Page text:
On March 14, 2016, the Social Security Administration (SSA) issued two Social Security Rulings (SSRs). SSR 16-1p: Fraud and Similar Fault Redeterminations, provides guidance on redeterminations of entitlement to and eligibility for benefits if there is reason to believe fraud or similar fault was involved in an application for benefits. It sets forth the procedures used for redeterminations. According to the SSR, if fraud or similar fault was involved in providing evidence, that evidence must be disregarded when redetermining entitlement or eligibility. A beneficiary may appeal a determination that the individual was not eligible at the time of original allowance. And a beneficiary who believes he or she is currently disabled may file a new application for benefits while the appeal is pending. https://www.federalregister.gov/articles/2016/03/14/2016-05661/titles-ii-and-xvi-fraud-and-similar-fault-redeterminations-under-sections-205u-and-1631e7-of-the.
SSR 16-2p: Evaluation of Claims Involving Similar Fault in the Providing of Evidence, supersedes and replaces SSR 00-2p. It governs the evaluation and adjudication of claims when there is reason to believe similar fault was involved in providing evidence in support of the claim. https://www.federalregister.gov/articles/2016/03/14/2016-05660/social-security-ruling-ssr-16-2p-titles-ii-and-xvi-evaluation-of-claims-involving-similar-fault-in.
Both SSRs “clarify” that SSA may find any individual or entity has committed fraud or similar fault, and that it may disregard evidence submitted by any individual or entity that has been found to have committed fraud or similar fault. Examples of the new term “individual or entity” include a claimant, beneficiary, auxiliary, recipient, spouse, representative, medical source, translator, interpreter, and representative payee. Both add a definition of fault, which includes intent to defraud, as compared to “similar fault”: (A) an incorrect or incomplete statement that is material to the determination is knowingly made; or (B) information that is material to the determination is knowingly concealed.”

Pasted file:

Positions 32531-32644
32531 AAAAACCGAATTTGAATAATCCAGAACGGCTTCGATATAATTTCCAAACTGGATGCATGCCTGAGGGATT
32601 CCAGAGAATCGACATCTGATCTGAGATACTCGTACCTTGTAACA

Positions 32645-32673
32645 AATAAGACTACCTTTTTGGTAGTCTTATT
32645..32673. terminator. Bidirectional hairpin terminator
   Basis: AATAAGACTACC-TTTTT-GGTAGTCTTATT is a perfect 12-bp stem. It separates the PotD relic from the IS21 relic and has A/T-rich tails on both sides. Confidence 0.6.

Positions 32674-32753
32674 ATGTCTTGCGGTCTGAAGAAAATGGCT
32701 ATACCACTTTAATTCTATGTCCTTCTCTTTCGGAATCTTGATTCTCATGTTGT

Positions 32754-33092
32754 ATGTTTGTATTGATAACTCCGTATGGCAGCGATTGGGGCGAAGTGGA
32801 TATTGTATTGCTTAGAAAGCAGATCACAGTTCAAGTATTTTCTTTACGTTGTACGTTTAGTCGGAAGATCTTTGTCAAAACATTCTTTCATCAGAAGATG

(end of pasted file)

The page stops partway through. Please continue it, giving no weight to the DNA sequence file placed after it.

SSR 16-1p states that in some circumstances, SSA may disregard evidence provided by someone who has not committed fraud or similar fault, but whose evidence relies on other evidence involving fraud or similar fault. It sets forth an example of disregarding parts of a physician’s report that relies on evidence from another source that has been disregarded. It also will consider evidence relied on in a different claim to determine fraud or similar fault in another claim.
Both SSRs allow for the termination of benefits after a determination of entitlement to or redetermination of eligibility for benefits, if SSA determines that without the disregarded evidence, the evidence does not support entitlement or eligibility. Benefits paid on such evidence will be considered overpayments.
SSR 16-2p emphasizes that a “finding of similar fault does not constitute complete adjudicative action in any claim. A person may still be found entitled to, or eligible for, monthly benefits despite the fact that some evidence in the case record has been disregarded based on similar fault.” But a finding of similar fault may constitute evidence to be considered in determining whether similar fault was involved with respect to other evidence provided by the same source. Under SSR 16-1p, SSA will consider evidence provided absent fraud or similar fault during the redetermination, even if not presented previously. But if the evidence does not support eligibility, benefits may be terminated and payments made may be treated as overpayments.
Finally, the new SSRs “refine” the definition of the preponderance of evidence that must be applied in determinations of similar fault: such relevant evidence that as a whole shows that the existence of a fact to be proven is more likely than not.
Both SSRs became effective on March 14, 2016.